The power of influencer marketing.
Algorithms, the equations that determine what reaches people on social media and what doesn't, are frustrating even the big guys these days and will continue to pose challenges. Algorithms on Instagram, Facebook, and other social media are the codes we're all trying to crack. This is problematic for influencers too, but at least you know an influencer's audience is already interested, and algorithms are constantly being tweaked as social media platforms try to use technology to seek out authenticity.
Meanwhile, Generation Z reads magazines at historically low rates. Their news doesn't come in a nice bound package. It comes a' la carte, through social media feeds. Influencers can have incredible pull over the algorithms that control those feeds, because of their social 'influence.' Influencers can sway a consumer toward a purchase by exposing them to new products and services or encouraging them to consider purchasing a product they may already have come in contact with, by showing them more about that product and educating them of its benefits. They can also provide a consumer direct access to purchase a product, through retargeted ads or affiliate links.
What's the difference between a celebrity hawking the latest gadget or do-dad in a magazine spread or TV commercial, and an influencer promoting the do-dad? Influencers foster more long-term relationships with brands. Consumers don't want a return to single-message advertising delivered by someone paid to read a script. They know it's fake. But the influencer is showing that product to their 'friends'-their thousands of friends. Influencer marketing is cost-effective. It's authentic. It's targeted. The audience is more likely to already be interested in what they're seeing. It's more intimate than a celebrity endorsement meant to appeal to millions of people.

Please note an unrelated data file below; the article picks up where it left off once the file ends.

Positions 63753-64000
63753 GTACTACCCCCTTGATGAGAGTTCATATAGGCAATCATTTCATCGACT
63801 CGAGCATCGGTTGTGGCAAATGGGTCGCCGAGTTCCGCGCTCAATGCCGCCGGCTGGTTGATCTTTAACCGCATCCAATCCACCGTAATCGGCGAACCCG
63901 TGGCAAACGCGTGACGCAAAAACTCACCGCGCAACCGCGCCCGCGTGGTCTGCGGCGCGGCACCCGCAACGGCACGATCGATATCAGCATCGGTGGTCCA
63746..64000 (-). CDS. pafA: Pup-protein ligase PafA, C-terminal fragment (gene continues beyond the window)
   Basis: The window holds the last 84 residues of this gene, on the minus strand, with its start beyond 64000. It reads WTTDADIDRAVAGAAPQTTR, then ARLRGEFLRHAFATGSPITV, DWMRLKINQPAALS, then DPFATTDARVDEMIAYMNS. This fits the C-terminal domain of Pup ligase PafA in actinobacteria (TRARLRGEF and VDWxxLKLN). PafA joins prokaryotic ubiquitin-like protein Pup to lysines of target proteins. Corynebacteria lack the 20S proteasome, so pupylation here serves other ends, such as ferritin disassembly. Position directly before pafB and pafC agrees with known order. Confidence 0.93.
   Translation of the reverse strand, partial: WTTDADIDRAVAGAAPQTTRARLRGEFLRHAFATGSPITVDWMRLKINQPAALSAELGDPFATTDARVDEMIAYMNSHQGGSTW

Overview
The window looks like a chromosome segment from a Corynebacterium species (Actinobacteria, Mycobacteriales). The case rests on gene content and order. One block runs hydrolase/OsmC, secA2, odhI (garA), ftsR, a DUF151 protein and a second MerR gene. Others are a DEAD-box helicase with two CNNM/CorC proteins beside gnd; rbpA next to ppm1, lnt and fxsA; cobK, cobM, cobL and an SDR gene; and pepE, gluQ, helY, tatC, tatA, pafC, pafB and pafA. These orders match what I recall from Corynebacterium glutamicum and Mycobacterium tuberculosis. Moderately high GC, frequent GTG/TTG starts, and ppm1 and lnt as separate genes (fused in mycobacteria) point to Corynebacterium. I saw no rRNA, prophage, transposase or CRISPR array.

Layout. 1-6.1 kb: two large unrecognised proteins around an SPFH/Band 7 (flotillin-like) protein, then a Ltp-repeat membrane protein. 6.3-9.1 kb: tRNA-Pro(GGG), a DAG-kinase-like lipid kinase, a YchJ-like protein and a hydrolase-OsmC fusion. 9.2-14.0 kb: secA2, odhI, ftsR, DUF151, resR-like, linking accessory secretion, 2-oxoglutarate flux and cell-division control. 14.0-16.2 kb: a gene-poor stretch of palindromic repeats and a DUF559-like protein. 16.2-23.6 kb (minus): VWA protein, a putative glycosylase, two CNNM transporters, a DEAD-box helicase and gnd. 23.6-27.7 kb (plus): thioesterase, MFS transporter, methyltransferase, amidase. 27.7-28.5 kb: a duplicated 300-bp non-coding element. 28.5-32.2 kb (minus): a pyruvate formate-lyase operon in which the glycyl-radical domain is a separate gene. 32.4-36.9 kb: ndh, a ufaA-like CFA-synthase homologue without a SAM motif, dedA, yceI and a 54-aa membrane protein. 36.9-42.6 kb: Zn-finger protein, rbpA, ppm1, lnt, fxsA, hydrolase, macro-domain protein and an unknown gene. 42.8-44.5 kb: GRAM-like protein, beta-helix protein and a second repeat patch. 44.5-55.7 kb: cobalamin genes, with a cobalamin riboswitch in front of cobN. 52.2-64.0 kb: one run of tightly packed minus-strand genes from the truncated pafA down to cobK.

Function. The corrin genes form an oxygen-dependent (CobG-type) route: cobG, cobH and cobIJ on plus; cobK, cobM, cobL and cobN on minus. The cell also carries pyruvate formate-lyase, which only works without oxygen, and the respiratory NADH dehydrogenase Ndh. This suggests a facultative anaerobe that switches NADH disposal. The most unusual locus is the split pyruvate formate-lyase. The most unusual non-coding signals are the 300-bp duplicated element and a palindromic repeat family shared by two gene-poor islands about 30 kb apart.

Influencer marketing is maturing.
As the market for paid influencer marketing has matured over the last year, growing pains continue to be addressed. The Federal Trade Commission is cracking down on undisclosed sponsorship agreements, and the amount of data and analytics available for an influencer marketing campaign has greatly increased. DigiDay reports:
Although it is hard for many marketers to pinpoint return on investment for influencer marketing, the ability for brands and agencies to dig into the audience data of influencers has significantly improved over the past year, according to Kerry Perse, U.S. director of social media for OMD [a marketing agency]
“Measurement capabilities of influencer networks are getting sophisticated,” said Perse. “They used to just provide delivery — or impressions — and engagement metrics. But now, some [influencer platforms] started partnering with Nielsen to create studies or [with] viewability companies like Moat.”
She added that agencies can now also get data around the tone of voice, content style and follower demographics of influencers to make sure brands reach the right audience.
The influencer is in control.
Influencer marketing is personality driven—the influencer's personality. The influencer's personality intrinsic to their brand and marketability, thus when marketing your product they are in control. The influencer is in control and this is what makes influencer marketing authentic.
Influencers pick brands that represent their views. It's not just pay-to-play. Influencers control the connection with their audience and fans. Whereas a traditional celebrity will go through agents and social media teams, for influencers it's personal, and people respond positively to that. With influencer marketing, the individual is becoming more powerful.